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By Constance | Writing Center Consultant | September 13th, 2018

As autumn leaves start to fall and a new semester of classes and work begins, I have again been faced with a dilemma that has followed me since I first decided to start using pronouns to refer to myself that were not “she,” “her,” or “hers”–the internal debate of whether or not I ought to announce to professors and work colleagues the pronouns I do use. I have several professors who ask, on first days of classes, for their students to share this small factoid of identity; one of them insists upon offering her own pronouns whenever she meets someone. But most people do not ask, not thinking to refrain from assuming others’ pronouns, and I am considerably nervous about the whole scenario–if I could, I would keep my mind far from the topic of gender identity and all the rampant complications it has for me–but when I stay silent, I am referred to as a woman. And my pronouns, on the contrary, are “he,” “him,” and “his,” or “they,” “them,” and “theirs.”


In the couple semesters I’ve been working at UW Oshkosh’s writing center, I have never announced my pronouns to those students with whom I meet. I wear a pin, sometimes, indicating my preference, slipping the needle through the shirt fabric over my heart–this morning, though, I couldn’t find the pin. And I don’t always feel like wearing the damned thing.


A writing administator at the University of Kansas, doctoral student Jacob Herrmann offers one solution: “The KU Writing Center,” he notes, “uses the WCONLINE appointment system. When students first create a profile on the system, we have them select their preferred pronoun usage. During the Fall 2016 semester, we had 13 clients that identified with they/them/theirs, 2 clients who preferred ze/zir/zirs, and 11 clients who marked ‘other’ and provided us with their own pronoun usage.” In addition to this, “all consultants have a placard on their table during their shift which lists both the consultants name and major, as well as the consultants’ preferred pronoun usage” (Herrmann).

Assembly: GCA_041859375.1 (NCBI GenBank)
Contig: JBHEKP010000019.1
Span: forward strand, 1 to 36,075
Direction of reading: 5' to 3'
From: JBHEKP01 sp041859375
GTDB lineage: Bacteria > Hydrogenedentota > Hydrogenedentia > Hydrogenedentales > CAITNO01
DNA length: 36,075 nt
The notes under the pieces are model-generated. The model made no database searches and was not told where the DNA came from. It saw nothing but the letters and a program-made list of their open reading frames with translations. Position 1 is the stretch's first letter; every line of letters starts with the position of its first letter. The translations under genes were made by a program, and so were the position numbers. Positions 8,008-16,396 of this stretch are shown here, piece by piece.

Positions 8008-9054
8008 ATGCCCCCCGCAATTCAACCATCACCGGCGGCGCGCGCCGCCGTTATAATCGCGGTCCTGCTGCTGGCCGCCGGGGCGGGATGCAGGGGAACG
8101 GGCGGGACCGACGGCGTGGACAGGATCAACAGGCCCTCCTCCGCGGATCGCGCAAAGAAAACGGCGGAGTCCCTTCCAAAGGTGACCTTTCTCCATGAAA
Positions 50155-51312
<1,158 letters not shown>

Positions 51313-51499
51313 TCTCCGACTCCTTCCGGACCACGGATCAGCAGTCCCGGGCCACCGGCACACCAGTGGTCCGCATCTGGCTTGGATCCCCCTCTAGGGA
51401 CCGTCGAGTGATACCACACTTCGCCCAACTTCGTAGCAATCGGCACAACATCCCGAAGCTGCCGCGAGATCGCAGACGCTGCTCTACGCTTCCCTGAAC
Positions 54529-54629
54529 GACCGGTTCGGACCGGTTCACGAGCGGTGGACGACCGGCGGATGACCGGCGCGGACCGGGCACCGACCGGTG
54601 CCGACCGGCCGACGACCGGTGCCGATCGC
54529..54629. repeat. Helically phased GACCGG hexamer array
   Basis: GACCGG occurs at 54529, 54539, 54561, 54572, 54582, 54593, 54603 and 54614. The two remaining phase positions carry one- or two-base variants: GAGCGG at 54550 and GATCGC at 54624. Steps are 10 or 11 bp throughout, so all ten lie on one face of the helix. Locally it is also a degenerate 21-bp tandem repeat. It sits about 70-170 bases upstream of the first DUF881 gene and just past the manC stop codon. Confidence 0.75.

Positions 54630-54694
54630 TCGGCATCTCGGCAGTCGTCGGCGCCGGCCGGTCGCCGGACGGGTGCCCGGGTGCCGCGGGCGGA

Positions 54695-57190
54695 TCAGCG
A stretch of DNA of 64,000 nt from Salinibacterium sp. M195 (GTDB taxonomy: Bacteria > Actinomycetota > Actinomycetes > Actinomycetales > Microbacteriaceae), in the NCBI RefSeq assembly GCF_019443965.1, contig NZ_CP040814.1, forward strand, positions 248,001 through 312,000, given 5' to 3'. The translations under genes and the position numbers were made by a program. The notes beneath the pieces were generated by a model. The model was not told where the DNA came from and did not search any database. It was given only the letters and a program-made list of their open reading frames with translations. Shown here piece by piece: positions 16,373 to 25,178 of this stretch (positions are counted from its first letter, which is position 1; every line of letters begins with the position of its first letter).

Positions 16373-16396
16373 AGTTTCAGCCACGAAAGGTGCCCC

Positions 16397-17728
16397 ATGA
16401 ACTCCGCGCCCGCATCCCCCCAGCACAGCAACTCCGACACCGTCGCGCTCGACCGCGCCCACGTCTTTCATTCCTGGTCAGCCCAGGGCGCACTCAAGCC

Given that the UWO Writing Center also uses WCONLINE, a similar action to that of the KU Writing Center, perhaps, could be done. It’d be nice, maybe, to not be alone in sharing (or not sharing) my pronouns with others within the space of our writing center. And yet that answer isn’t a perfect one to the problem at hand–not every individual visiting or working in this space might be comfortable disclosing their pronouns. And people will assume things, likely, regardless of the presence of placards.


A graduate student and writing center employee at UW-Madison, Neil Simpkins notes another potential symptom of such an action: “Occasionally,” he writes, “students ask me questions about transgender identity in the session that are not relevant to the task we are working on; in one session recently, a student asked me if Neil was a gender neutral name and what my ‘real gender’ was at the end of our time together.” Rather than advocate for the use of placards, he offers three suggestions for building “spaces of acceptance for LGBTQ students and tutors”: “Anticipate that student records will not represent many student’s preferred names and genders… [c]onnect with campus resources that meet the needs of LGBTQ students… [and] [a]ddress LGBTQ issues directly in tutor training” (Simpkins).


Our writing center here at UWO does require such training, and allows writing mentors and mentees both to choose the names by which WCONLINE refers to them. Perhaps, though, we ought to connect more often with those campus resources that assist LGBTQ+ students, and to a greater extent. Or, perhaps, we simply all need nametags.


Would such nametags or placards work well? If not, what else might be done to achieve a similar effect?



Herrmann, Jacob. “Brave/r Spaces Vs. Safe Spaces for LGBTQ+ in the Writing Center: Theory and Practice at the University of Kansas.” The Peer Review, vol. 1, no. 2, 2017.


Simpkins, Neil. “Meeting the Needs of LGBTQ Students in the Writing Center.” another word: from the writing center at the university of wisconsin–madison, 18 Nov. 2013,